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Introduction to New Religions

Course 2014-2015

Admission requirements

No requirements.
A maximum of 40 students can take the course.


This course introduces students to a number of new religions and forms of alternative spirituality, and equips studetns with an analytical toolkit for the study of these phenomena. The course is divided into two parts. In the first (and largest) part we look at institutionalised new religions (or ‘cults’) such as Scientology, the Raëlian movement, and Wicca (modern Witchcraft); in the second part we look at non-institutionalised forms of alternative spirituality (i.e. holistic spirituality or ‘New Age’). We approach both new religions and alternative spirituality from two angles. From a comparative study-of-religion perspective we analyse, compare, and classify the beliefs and practices of the new religions, ask such questions as how the new religions legitimise themselves, and seek to locate the new religions within the history of religion. From a sociological perspective we look at the social profile of those who join, compare the formal institutions and charismatic leaders of new religions with the loose organisation of the new age milieu, and consider phenomena such as conversion and spiritual seeking. As part of the course we will visit a religious movement (last year that was the Scientology Church in Amsterdam) and/or organise a small symposium with guest speakers (in previous years we have had symposia on contemporary paganism and on non-institutional religion).

Course objectives

After successfully completing this course,
• students have obtained knowledge about the ideas, practices, history, and social organisation of a number of new religions and of the New Age milieu.
• students know and understand the most important concepts and theories about new religions and alternative spirituality in the study of religion.
• students can independently apply those concepts and theories in the analysis of primary sources.
• students have developed their skills of critically analysing religious claims, skills that are transferable to the study of other religious phenomena than new religions and alternative spirituality..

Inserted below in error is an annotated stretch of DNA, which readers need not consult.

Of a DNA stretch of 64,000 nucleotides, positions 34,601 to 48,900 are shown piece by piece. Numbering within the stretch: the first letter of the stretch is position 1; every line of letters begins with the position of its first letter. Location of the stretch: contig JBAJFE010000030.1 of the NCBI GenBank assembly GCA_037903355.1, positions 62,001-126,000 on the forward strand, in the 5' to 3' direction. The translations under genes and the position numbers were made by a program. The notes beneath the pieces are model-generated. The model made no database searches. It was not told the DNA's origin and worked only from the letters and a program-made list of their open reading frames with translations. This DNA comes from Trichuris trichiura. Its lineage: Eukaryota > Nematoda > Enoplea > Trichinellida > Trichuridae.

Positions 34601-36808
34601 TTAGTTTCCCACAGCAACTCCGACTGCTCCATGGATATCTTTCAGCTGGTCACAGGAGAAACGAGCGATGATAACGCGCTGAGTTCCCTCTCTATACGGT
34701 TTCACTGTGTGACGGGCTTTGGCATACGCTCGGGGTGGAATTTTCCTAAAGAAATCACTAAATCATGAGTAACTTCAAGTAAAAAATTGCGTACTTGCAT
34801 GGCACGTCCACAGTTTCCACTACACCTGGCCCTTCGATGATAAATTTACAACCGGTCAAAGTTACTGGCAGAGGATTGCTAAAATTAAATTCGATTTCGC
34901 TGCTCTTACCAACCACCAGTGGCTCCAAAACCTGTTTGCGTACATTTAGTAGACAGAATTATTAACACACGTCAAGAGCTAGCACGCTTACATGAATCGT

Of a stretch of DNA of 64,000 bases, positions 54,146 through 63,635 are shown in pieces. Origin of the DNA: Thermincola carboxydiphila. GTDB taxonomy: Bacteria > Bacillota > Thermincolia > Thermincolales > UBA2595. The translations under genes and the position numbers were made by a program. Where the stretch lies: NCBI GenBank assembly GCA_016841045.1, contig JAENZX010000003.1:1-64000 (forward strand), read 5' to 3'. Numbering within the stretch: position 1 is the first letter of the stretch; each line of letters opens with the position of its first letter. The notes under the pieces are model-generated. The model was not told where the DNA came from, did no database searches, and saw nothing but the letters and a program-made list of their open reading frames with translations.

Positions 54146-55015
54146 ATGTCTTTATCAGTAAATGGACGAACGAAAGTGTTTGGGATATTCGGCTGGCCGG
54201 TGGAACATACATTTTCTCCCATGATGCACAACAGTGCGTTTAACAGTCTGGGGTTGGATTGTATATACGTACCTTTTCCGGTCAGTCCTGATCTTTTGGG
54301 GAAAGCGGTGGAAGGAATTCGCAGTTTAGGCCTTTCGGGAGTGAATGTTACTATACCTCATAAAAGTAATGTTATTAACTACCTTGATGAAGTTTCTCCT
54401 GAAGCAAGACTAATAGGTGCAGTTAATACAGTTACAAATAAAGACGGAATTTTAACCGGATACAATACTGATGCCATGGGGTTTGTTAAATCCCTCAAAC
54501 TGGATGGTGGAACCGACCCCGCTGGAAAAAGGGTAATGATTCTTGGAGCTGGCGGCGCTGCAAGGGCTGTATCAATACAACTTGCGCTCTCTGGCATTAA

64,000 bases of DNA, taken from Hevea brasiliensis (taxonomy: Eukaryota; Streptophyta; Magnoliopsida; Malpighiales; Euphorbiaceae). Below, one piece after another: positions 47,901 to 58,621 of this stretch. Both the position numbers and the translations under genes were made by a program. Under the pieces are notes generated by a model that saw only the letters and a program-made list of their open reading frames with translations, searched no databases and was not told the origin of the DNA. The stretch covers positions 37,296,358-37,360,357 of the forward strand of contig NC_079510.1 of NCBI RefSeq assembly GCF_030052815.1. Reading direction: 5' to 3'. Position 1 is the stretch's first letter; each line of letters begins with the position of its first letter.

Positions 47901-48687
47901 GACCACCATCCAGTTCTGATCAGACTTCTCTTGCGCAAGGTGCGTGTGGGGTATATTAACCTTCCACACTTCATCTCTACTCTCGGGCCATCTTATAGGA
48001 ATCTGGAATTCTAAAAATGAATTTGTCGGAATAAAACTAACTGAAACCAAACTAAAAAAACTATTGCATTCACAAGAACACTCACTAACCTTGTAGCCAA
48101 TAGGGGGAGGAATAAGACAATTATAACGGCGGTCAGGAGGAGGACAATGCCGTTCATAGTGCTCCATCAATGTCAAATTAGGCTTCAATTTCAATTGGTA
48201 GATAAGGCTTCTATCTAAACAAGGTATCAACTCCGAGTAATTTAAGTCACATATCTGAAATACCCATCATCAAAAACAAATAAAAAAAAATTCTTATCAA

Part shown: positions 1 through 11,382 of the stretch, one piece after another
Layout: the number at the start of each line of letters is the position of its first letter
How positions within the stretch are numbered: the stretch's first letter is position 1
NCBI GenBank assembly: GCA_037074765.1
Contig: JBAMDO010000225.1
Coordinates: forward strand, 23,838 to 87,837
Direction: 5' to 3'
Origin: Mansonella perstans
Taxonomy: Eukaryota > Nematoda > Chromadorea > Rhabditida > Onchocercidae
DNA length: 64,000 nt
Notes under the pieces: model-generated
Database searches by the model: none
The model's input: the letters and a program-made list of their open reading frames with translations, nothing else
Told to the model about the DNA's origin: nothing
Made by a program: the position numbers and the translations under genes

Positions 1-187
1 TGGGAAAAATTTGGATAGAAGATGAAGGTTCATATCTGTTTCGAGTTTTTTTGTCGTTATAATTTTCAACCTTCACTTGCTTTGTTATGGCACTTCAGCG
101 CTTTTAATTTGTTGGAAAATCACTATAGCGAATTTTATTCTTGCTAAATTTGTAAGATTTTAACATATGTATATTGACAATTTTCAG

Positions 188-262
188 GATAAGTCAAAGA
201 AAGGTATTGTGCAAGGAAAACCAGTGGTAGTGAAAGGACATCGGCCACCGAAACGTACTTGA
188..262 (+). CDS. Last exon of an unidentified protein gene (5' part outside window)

• students have improved their skills at oral presentation in English.



Mode of instruction

Three modes of instruction are used in combination.
• Lectures. The lectures will be used to introduce theoretical perspectives and discuss them in relation to the new religions and alternative spirituality treated in the course.
• Group presentations. Each presentation treats a new religion or a New Age primary source.
• Excursion and/or symposium. Details will be provided later via Blackboard.

Course Load

Total course load: 5 × 28 = 140 uur
• Hours spent on attending ordinary sessions: 10 × 2 = 20 hours
• Hours spent on excursion/symposium: 2 × 4 = 8 hours
• Times spent studying compulsory literature and writing take-home exam: c. 392 pages / 7 p/h = 56 hours
• Preparation presentation = 16 hours
• Writing end-term exam = 40 hours

Assessment method

The final mark will be determined as a weighted average of two marks:
A. Group presentation. Counts 30 . (Collective mark and individual each counts 15).
B. Take home exam with essay questions. Max 2400 words. Counts 70 %.

To pass the course students must score at least a sufficient mark (6,0) in both subtests.


The course makes use of Blackboard All communication will take place via Blackboard, additional information about the course will be available via Blackboard, and assignments must be handed in via Blackboard.

Reading list

Information about the literature for the course will be given via Blackboard in January 2015.


Via uSis, daarnaast dient de student zich ook, kort voor het begin van de colleges, in Blackboard te melden om toegang te krijgen tot de planning en aanvullende informatie.

Registration Studeren à la carte and Contractonderwijs

A la carte


The course is taught in English, but the final exam may be written in Dutch.
For additional information about course, contact Dhr. M.A. Davidsen